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J Wakefield

W D Crewdson

 

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J Wakefield

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W D Crewdson

 

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Thomas Crewdson died in 1795 and other members of the family were admitted to the partner­ship. In 1801 this was dissolved by mutual consent but the business was continued by the same families. Joseph Maude died at Stricklandgate House in 1803 and a few years later with the retirement of his son, Colonel Maude, this family disappeared from the business. The Wilson family, who lived at Abbot Hall, withdrew in 1826 at a time of crisis caused by a run on the banks known as the " paper panic." Under the style of W. D. Crewdson & Sons the remaining family continued until the amalgamation in 1840 with John Wakefield & Sons.

 

1960 ish Kendal Exterior BGA 30-1458Wakefield's Bank, founded by John Wakefield in Stricklandgate, next door to Stricklandgate House,  enjoyed from the first a very good reputation. Both Kendal banks were immune from the periodic crises of the time but the farmers particularly favoured Wakefields and a “Jacky Wakefield” bank note was reckoned the equal of a gold sovereign. John Wakefield the second, moved the bank to better premises in the same street. This is the only recorded happening in the history of the bank which continued to thrive until its amalgamation with W. D. Crewdson & Sons in 1840, under the style of Wakefield, Crewdson & Company; “The Kendal Bank”.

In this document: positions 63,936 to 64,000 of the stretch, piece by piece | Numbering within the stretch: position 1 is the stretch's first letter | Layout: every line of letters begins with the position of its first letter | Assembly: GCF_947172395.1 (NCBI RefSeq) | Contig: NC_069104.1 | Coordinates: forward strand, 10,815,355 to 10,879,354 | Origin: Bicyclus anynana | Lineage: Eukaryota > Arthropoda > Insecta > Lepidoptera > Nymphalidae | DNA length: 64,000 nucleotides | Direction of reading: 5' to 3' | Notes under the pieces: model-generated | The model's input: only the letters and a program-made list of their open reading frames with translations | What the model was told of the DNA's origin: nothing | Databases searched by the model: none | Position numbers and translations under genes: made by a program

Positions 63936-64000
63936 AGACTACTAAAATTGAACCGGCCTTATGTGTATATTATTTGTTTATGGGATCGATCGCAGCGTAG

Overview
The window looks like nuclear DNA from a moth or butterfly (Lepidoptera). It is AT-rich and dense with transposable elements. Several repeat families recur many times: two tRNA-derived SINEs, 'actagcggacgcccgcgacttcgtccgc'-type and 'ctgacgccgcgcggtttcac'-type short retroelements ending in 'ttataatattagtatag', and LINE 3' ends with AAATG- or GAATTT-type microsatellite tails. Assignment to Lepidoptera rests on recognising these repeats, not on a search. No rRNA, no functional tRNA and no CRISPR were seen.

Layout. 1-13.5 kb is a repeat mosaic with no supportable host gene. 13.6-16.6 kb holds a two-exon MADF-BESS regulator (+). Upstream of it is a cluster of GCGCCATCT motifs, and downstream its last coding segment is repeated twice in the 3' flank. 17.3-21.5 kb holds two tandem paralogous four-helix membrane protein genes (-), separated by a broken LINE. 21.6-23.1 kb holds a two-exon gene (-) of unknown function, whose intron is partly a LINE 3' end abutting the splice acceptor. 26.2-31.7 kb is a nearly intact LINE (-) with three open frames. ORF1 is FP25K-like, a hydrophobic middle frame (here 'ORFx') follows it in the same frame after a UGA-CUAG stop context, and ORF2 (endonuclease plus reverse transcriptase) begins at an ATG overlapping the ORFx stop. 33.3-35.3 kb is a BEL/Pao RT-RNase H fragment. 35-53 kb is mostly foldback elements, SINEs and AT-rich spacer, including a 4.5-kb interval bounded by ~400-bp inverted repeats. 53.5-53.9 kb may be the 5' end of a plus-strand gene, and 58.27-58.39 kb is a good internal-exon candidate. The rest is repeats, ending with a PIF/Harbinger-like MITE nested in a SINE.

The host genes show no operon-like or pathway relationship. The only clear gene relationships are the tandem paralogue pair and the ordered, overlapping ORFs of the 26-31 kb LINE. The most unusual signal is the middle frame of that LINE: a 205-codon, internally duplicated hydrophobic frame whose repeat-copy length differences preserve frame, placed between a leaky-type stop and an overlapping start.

A long period of prosperity followed the amalgamation. New branches were established; this bank favouring particularly the system whereby the chief business man of a village was appointed the bank's agent and combined banking with his other business of lawyer, land agent, factor or parish clerk. An unusual number of sub branches thus resulted.

 

In 1863 the business of Petty & Postlethwaite at Ulverston was taken over. This firm had been established in Theatre Street as wine merchants since 1804 and had combined banking with their other business for many years. Apparently Wakefield, Crewdson & Company were content to leave the wine business in the hands of Petty & Postlethwaite, for an old directory of 1889 still lists them as trading in Theatre Street. 

 

Some years later when the North Western Bank of Barrow failed, Wakefield Crewdson & Company took the opportunity to buy out the Coniston deposits and in 1883 they acquired the premises and business in Lancaster of the Manchester & Salford Bank, when the latter decided to give up this connection.

 

In 1884 a further business was purchased, that of Grice & Company, of Bootle in Cumberland. They were wool and general merchants as well as bankers and members of the Grice family are customers in the Millom area still.  Wakefield, Crewdson & Company had no registered coat of arms, but the design on their cheques of an oat sheaf surrounded by a rake, scythe and sickle surmounting an inverted cornucopia from which fell various fruits of the earth was as familiar in Westmorland as the heifer on the cheques of the neighbouring Craven Banking Company was in the West Riding. Negotiations for amalgamation with the Bank of Liverpool Ltd., were begun in 1892 and a resolution dated June 27th, 1893, of the latter authorised the purchase of the undertaking of Wakefield, Crewdson & Co., which by this time in addition to the Head Office in Kendal comprised seven full branches and fourteen sub-branches spread throughout Westmorland, Furness and South-West Cumberland.

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The Banks that built Martins yielded a huge number of branches of which, in the North of England in particular,

many are still going strong today.  Special thanks to Barclays Group Archives, Barclays Leeds Pensioners’ Club, and Dave Baldwin.